Site Preparation

Soil Preparation

Turf Preparation

How to Properly Install New Sod

For optimum growth, turf grass needs just four things…sunlight, air, water, and nutrients. Reduce any of these, or provide too much of some, and your grass will die or decline. However, provide the right proportions and you will have a healthy lawn that increases the value your your property, generates clean air for the enviroment, and serves as a clean and safe surface to play on and enjoy.

Grass obtains three of these four essential factors (air, water and nutrients) from the soil, but many soils are less than ideal for growing grass. Some soils contain too much clay and may be very compacted… great for roads, bad for grass, because air and water aren’t available to the roots and the roots can’t grow. Others may have pH levels that are too high or low. Because of the large variability in soils, we strongly recommend that you perform a soil test before installing a new lawn. Soil tests cost between $10 and $30 and can be done through your local university extension office or private lab. Once the tests are complete, you will recieve both your test results and a recommendation for amendments to improve your soil. Follow the instructions from the soil test, and you will start your new lawn off with an optimal enviroment to thrive.

Supplimental nutrients, also known as fertlizers, are usually needed to help your lawn look its best. The best fertlizers are slow release granular becuase they will slowly feed your lawn over time and not allow any of the fertlizer to leech into the subsurface soil or nearby water sources. Fertlization schedules for each grass

The final ingredent for healthy turfgrass is sunlight. All turf varieties thrive in full sun, but none will live in full shade. If you have a heavily shaded area, take a look at what is currently growing there. If you see nothing but dirt, the chances of any turf grass surviving are very slim. Our most shade tolerant varieties are Palmetto St. Augustine and Geo Zoysia,but we do not recommend using them in situations with less than 4 hours ofdirect sunlight per day. Keep in mind that sunlight changes throughout the year with the seasons, so 4 hours in early spring will not necessairly be 4 hours in the late summer or fall. When planning a new lawn installation, be mindful of the trees in your landscape and the shade they will provide so that you can plan the areas to sod accordingly. There are a number of If shade is a major issue in your area, use our turfgrass selector to see how each of our grasses rank for shade in your area.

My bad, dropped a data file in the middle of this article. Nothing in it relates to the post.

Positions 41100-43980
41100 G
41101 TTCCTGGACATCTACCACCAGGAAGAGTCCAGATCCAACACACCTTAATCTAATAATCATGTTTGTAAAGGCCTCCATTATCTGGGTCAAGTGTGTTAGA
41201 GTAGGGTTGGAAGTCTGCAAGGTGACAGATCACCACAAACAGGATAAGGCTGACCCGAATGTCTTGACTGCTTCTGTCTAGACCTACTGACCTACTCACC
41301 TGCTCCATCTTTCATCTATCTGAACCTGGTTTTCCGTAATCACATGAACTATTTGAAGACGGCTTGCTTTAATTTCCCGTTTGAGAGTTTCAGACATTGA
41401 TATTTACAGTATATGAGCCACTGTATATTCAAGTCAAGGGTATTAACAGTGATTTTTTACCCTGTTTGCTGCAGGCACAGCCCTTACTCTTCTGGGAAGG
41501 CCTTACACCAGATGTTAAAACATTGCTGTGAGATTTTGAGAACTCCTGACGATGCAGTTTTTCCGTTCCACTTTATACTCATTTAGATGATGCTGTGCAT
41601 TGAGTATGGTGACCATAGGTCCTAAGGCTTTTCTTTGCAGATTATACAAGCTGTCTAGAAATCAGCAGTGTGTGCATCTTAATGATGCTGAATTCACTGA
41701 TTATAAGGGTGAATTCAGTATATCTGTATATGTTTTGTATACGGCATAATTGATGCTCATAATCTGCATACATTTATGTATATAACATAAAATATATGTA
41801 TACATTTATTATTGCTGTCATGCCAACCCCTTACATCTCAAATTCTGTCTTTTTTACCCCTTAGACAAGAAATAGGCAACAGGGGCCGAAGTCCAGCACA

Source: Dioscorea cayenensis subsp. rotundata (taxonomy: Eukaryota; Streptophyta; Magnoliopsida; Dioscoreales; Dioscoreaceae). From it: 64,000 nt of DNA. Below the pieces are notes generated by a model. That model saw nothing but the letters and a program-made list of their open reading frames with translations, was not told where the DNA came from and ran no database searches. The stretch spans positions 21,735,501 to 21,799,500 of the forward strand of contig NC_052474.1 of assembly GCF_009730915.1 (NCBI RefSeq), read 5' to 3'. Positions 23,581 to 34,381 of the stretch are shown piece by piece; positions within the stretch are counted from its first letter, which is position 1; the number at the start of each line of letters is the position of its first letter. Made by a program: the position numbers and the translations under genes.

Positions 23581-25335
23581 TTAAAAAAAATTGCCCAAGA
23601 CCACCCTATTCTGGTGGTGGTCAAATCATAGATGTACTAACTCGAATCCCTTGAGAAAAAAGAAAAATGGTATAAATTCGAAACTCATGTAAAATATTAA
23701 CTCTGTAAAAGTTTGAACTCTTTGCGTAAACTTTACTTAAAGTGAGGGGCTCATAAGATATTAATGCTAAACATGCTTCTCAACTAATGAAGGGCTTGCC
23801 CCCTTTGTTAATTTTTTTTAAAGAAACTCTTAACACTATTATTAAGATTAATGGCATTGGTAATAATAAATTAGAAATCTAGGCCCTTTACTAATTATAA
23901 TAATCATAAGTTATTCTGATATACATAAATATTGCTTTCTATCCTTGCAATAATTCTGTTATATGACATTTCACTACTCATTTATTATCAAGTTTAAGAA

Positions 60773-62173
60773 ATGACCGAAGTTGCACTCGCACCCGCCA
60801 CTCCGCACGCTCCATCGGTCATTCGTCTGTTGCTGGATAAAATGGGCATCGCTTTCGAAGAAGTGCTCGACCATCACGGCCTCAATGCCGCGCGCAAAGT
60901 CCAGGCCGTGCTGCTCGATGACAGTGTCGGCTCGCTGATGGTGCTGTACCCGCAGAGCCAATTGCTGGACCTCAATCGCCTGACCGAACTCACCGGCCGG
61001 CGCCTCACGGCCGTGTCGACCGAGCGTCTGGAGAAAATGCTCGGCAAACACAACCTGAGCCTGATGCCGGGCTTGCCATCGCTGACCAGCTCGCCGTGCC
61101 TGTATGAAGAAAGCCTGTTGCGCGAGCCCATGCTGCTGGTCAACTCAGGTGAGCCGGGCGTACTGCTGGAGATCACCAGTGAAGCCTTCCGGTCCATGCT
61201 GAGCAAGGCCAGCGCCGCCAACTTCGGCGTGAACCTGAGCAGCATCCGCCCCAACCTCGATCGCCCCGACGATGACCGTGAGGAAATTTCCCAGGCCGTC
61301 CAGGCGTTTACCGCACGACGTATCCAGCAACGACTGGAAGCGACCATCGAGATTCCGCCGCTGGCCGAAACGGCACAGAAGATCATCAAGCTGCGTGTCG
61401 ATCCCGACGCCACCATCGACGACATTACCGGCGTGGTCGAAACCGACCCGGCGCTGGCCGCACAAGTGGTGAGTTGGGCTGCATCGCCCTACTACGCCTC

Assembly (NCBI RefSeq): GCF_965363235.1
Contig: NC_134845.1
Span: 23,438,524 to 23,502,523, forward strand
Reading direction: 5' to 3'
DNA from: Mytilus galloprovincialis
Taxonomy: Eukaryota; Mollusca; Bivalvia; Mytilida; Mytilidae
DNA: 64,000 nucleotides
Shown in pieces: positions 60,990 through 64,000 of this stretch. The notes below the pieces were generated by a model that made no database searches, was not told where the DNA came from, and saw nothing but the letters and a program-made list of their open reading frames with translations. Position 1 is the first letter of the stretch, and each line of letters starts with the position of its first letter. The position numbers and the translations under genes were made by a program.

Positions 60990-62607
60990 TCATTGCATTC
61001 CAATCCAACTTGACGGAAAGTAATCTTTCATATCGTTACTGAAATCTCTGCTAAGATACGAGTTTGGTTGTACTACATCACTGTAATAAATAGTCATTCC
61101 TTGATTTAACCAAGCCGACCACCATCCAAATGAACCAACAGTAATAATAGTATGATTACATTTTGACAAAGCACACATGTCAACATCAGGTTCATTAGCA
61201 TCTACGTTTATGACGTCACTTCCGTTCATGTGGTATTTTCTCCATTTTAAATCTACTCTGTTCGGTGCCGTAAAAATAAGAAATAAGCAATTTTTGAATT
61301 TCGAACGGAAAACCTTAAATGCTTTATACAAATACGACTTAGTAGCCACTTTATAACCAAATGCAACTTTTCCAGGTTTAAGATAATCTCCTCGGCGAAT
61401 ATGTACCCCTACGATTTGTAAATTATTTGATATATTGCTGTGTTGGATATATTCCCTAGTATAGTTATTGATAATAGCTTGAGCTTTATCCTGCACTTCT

Maintaining New Turfgrass

In the menu to the left we have provided general maintenance guidelines for each of our turf grass varieties, but best maintenance practices do change slightly based on your location and soil type. We strongly recommend seeking a professional recommendation from your local extension office or landscapesupply store to ensure that you are properly maintaining your lawn based on the requirements of your area and soil type. Some things to keep in mind are:

  • Sandy soils usually require more water to keep the turf healthy becuase sand drains faster than clay or heavier soils.
  • As a general rule, the further South you are, the longer your growing season, which means that your lawn may require increased fertilization.
  • Grass in partial shade will remain wet longer than grass in full sun and watering should be adjusted accordingly.
  • Overwatering can be just as harmful as underwatering because grass that stays moist all of the time is at high risk of fungus and disease.
  • If you see your grass turning brown during the growing season you most likely have a fungus, disease, or insect issue. See our guidelines for instructions on how to identify and treat.

Watering New Sod

St. Augustine

Zoysia Maintenance